The Titan Express/Interstellar Pioneer concept (see Box 6.4) is an example of a mission in which an elaborate, secondary payload addressing space physics goals is piggybacked onto what is primarily a solar system exploration mission.
Diverse locations must be accessed. Space physics instruments have to be delivered to widely separated and diverse locations, including the corona within a few solar radii of the Sun’s surface, high heliographic latitudes, planetary magnetospheres, regions of interaction of the solar-wind plasma with planets and their satellites, regions of interplanetary space far removed from any planet, and the distant boundary of the heliosphere and beyond. Nuclear propulsion systems clearly have an important role to play in enabling access to observing locations that may be too difficult, if not impossible, to access using more conventional propulsion systems. The Interstellar Observatory (see Box 4.1), the Solar Coronal Cluster (see Box 4.2) and the Solar System Disk Explorer (see Box 4.3) are examples of missions using nuclear-electric propulsion systems to place scientific payloads in locations—e.g., the outermost and innermost regions of the heliosphere—that might be inaccessible otherwise.
Simultaneous multipoint measurements are advantageous. It is commonly the case that simultaneous measurements at different locations are needed to resolve basic physical processes. Using similar instrumentation on multiple spacecraft to conduct simultaneous observations is enabling because it allows for the resolution of space-time ambiguities that are characteristic of single-point measurements, and it provides stereoscopic viewing for understanding inherently three-dimensional structure and dynamics. The results from the Cluster 2 mission indicate that the use of four probes can provide fundamentally new information through global views of large dynamical systems. For example, to resolve microphysical processes such as turbulence and reconnection requires measurements from multiple spacecraft separated by short distances in what typically are relatively compact three-dimensional regions. The Jupiter Magnetosphere Multiprobe Mission (see Box 4.4) is an example of a concept that combines the propulsive capacities of nuclear-electric propulsion with the capabilities of RPSs to enable multipoint observations of the global structure of the jovian magnetosphere.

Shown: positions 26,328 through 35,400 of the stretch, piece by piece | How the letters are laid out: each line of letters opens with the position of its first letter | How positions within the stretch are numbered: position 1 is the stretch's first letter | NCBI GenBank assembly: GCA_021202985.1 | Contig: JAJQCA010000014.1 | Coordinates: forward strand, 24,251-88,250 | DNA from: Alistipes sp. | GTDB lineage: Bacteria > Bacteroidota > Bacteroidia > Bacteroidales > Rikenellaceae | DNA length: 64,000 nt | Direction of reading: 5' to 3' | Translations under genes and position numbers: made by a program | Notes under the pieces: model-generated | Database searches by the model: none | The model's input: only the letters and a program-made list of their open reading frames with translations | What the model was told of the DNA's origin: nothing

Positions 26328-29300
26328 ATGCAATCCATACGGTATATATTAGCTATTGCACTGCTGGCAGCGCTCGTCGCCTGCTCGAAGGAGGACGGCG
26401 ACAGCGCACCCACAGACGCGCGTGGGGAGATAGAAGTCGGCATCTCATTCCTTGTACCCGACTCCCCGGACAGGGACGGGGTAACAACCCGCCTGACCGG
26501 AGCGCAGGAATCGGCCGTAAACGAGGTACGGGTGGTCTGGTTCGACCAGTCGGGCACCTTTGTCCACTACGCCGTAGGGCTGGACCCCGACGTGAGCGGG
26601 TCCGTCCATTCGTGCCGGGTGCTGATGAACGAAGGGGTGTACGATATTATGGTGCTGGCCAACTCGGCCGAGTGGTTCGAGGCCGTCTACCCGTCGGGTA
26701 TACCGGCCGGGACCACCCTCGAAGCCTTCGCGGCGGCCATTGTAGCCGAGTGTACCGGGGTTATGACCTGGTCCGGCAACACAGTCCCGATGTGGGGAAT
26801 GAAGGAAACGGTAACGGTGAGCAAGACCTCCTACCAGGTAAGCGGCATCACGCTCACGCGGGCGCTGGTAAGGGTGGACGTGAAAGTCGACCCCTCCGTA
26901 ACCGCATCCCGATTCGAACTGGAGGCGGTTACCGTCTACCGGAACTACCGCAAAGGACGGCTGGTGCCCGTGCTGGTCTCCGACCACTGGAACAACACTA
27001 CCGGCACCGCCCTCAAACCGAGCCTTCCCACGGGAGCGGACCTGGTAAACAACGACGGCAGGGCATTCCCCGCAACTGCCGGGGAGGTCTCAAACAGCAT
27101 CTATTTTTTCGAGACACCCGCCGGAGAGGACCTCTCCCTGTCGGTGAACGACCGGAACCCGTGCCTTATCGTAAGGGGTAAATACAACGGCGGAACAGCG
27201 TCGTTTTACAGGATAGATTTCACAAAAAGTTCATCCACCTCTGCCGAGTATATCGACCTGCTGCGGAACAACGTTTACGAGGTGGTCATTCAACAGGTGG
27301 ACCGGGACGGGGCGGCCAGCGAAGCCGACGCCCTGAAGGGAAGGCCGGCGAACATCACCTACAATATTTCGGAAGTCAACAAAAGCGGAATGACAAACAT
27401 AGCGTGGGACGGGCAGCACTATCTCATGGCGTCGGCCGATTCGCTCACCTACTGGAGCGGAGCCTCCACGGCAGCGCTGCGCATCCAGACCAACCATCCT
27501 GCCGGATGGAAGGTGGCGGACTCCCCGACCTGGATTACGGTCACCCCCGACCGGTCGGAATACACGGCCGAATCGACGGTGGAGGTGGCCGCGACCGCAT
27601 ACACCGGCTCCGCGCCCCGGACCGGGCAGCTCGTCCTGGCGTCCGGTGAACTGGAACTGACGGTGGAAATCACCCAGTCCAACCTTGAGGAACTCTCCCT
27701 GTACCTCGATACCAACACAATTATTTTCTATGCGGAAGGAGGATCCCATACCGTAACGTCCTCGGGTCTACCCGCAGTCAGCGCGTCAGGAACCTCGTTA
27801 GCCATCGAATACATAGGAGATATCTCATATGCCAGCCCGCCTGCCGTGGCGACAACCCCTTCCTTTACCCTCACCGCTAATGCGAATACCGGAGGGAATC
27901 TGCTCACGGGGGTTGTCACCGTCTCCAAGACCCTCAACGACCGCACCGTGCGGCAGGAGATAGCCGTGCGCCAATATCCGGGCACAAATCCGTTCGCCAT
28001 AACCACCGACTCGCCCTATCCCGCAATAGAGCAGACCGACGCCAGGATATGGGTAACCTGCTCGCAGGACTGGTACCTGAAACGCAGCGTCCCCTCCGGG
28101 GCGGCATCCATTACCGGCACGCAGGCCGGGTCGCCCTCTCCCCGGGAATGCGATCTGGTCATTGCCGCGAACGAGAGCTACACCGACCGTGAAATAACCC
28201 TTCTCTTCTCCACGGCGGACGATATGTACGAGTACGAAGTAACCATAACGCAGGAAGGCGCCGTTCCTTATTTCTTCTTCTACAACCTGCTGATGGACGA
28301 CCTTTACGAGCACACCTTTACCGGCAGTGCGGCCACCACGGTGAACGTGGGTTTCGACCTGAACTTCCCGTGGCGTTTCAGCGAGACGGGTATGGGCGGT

Observing timescales are extensive. Solar and space physics missions address phenomena that vary on a wide range of timescales from sub-millisecond plasma processes through decade-long variations in solar, heliospheric, and magnetospheric environments driven by the Sun’s 22-year magnetic cycle. In general, a statistically significant description of such phenomena requires long-term observations with relatively few data gaps. These observations have most often been achieved using dedicated space physics missions—e.g., Interplanetary Monitoring Platform 8—and by cruise-phase operation of space physics payloads on planetary spacecraft such as Voyager 1 and 2. The demonstrated multidecade lifetimes of RPSs and the potentially long life of reactor-based power systems are ideally suited to support extended-duration observations.
Environmental factors must be controlled. In situ measurements generally depend on sensitive instruments requiring careful control of interference and background. This has important implications for spacecraft design in areas such as control of spacecraft charging and protection from stray magnetic fields, electromagnetic emissions, and ionizing radiation. A nuclear-powered spacecraft may have requirements for long booms, shielding, or other measures to mitigate the potentially detrimental effects of the spacecraft’s power source and other systems on its payload.
In summary, space physics observations are typically made using small, focused payloads that require limited spacecraft resources. However, experience indicates that the science return could benefit significantly from spacecraft with more robust mass, power, volume, telemetry, and propulsion capabilities enabled by nuclear power and propulsion systems. Solar and space physics priorities will also advance through joint initiatives between solar and space physicists and astronomers, astrophysicists, and planetary scientists.
1. National Research Council, The Sun to the Earth—and Beyond: A Decadal Research Strategy in Solar and Space Physics, The National Academies Press, Washington, D.C., 2003.
2. National Research Council, Exploration of the Outer Heliosphere and the Local Interstellar Medium, The National Academies Press, Washington, D.C., 2004.